One key plank in Axel Springer’s resistance to the duopoly: Upday, an 18-month-old pan-European news app that comes installed on Samsung phones.

In total, Upday claims it has 13 million monthly users, up from 8.5 million in February, according to its internal analytics platform Localytics. In Germany, Upday’s figures are verified by third-party organizations such as IVW, the German Audit Bureau of Circulation, and research firm AGOF, the Arbeitsgemeinschaft Online Forschung.

This growth is partly because Upday is available in 16 European countries, where it now has eight editorial hubs, twice the number of hubs it launched with in March 2016. Upday has roughly 50 editorial staffers, double the amount in February, split across its eight European editorial hubs, who verify news and add a local editorial focus to the top global trending stories. Its Berlin headquarters employs around 25 developers and 25 sales and marketing workers.

The number of publishers it has worked with has nearly doubled to 3,500, too, according to the company. Collectively, Upday drives 4 million visits a day to its publishers, twice as many as it did in February; for some publishers, this amounts to between 5 and 20 percent of referral traffic, the company said. The Android-only app has also grown the number of handsets it’s available on from just the Samsung Galaxy S series to Samsung’s Galaxy A and lower-cost Galaxy J series.

“The unexpected figure was that retention rate and loyalty was high,” said Upday CEO Peter Würtenberger, adding that users are spending five minutes with the app per day. At launch, Upday claimed users spent two hours with the platform a month. This is respectable for a general news app, although not close to the 35 minutes per day users spend on both Facebook and YouTube, according to influencer agency Mediakix. Elsewhere, sports publisher Bleacher Report manages to get people to spend five minutes daily on its app, while women’s lifestyle publisher Bustle manages six minutes a day.

According to comScore, Apple News has 10.4 million unique monthly users in the U.K. (although it reported 70 million users via internal figures in November 2016). Upday has recently implemented comScore rankings, and its first full month of figures aren’t available yet, so it’s too early to accurately compare the Axel Springer platform directly to other news apps.

In the last four months, the platform has shifted focus from growing reach to increasing the time spent within the platform, achieving this by learning more about its users’ interests and tailoring content to them. When readers first use Upday, they are asked to select a number of topic categories. Now, a reader who chose to receive, say, lifestyle content on the platform is then asked whether she’s interested in topics like wellness or nutrition.

“On top of the explicit choice of categories, we have the implicit ways of understanding what the user is interested in through user behavior because the algorithm is learning,” said Würtenberger.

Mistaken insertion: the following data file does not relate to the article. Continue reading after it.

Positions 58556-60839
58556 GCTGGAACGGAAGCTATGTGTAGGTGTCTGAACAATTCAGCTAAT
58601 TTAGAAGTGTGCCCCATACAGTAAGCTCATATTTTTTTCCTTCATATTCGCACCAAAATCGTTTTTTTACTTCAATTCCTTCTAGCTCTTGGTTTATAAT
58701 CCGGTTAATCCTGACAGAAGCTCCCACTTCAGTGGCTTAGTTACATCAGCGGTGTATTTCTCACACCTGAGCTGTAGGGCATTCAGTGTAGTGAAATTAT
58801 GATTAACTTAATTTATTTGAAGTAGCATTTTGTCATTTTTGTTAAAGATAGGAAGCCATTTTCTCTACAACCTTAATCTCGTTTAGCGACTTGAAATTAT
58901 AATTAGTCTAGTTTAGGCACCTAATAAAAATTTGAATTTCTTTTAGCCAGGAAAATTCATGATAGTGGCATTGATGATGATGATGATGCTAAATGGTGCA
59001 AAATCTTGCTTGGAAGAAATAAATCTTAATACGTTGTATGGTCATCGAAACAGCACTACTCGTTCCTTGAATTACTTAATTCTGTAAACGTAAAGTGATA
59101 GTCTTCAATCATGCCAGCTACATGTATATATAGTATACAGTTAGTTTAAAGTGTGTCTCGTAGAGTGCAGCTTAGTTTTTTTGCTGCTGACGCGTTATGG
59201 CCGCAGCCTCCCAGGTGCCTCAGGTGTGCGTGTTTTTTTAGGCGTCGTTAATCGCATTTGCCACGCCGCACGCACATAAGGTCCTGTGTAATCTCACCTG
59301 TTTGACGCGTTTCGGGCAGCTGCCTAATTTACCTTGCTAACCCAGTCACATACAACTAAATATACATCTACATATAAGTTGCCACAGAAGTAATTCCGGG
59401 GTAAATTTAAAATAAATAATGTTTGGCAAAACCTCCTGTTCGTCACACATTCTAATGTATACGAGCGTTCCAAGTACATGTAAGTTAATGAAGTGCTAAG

This also adds more value for marketers.

In the last two months, Upday has offered pan-European campaigns booked out of its local offices, which Würtenberger, who wouldn’t disclose revenue figures for Upday, said is a competitive advantage: Advertisers usually find local partners for each country. “Upday is small in comparison,” he said, “but it’s a great alternative as an active, European-wide platform for advertising, so it doesn’t all end up going to Google and Facebook.”

Spanish car manufacturer Seat recently ran a campaign in the U.K., France, Germany, Italy and Spain, booked through Upday’s office in Berlin, Germany. The centralized Berlin team tailored the creative to local markets and delivered it programmatically via mobile ad exchange Inneractive. Although, most of Upday’s other campaigns are delivered via independent ad tech firm AppNexus as part of the first implementation of Axel Springer’s global partnership announced in May.

The campaign, which included display and native formats in every 10 or so cards users swipe through, also drove above industry average on display ad click-through rates. The native ads, which included a number of articles like “5 ways the Seat Ibiza gets you moving,” performed the best, driving a 1 percent CTR, according to Upday. The company also said users spent one minute with the brand story — the landing page users clicked through from the native ad — 70 percent of users read 75 percent of the landing page brand story and 11 percent clicked on the call-to-action within it.

Upday’s native ad campaign for Seat drove 11 percent of users to book a test drive.

In the U.K., a campaign for Penguin Random House designed to encourage more reading among young children was targeted to parents. Two months ago, cross-country campaigns and these targeting capabilities were unavailable.

Upday campaigns typically run between a week and 10 days. So far, clients like Vodafone, Volkswagen and Seat have booked consecutive campaigns. The platform is popular with carmakers, with six out of the top 10 European car manufacturers booking campaigns, Würtenberger said.

“For me, the real value is having effective campaigns with good results,” he said. “It’s an effective way of combining central teams with local know-how.”

Images courtesy of Upday

  • LinkedIn Icon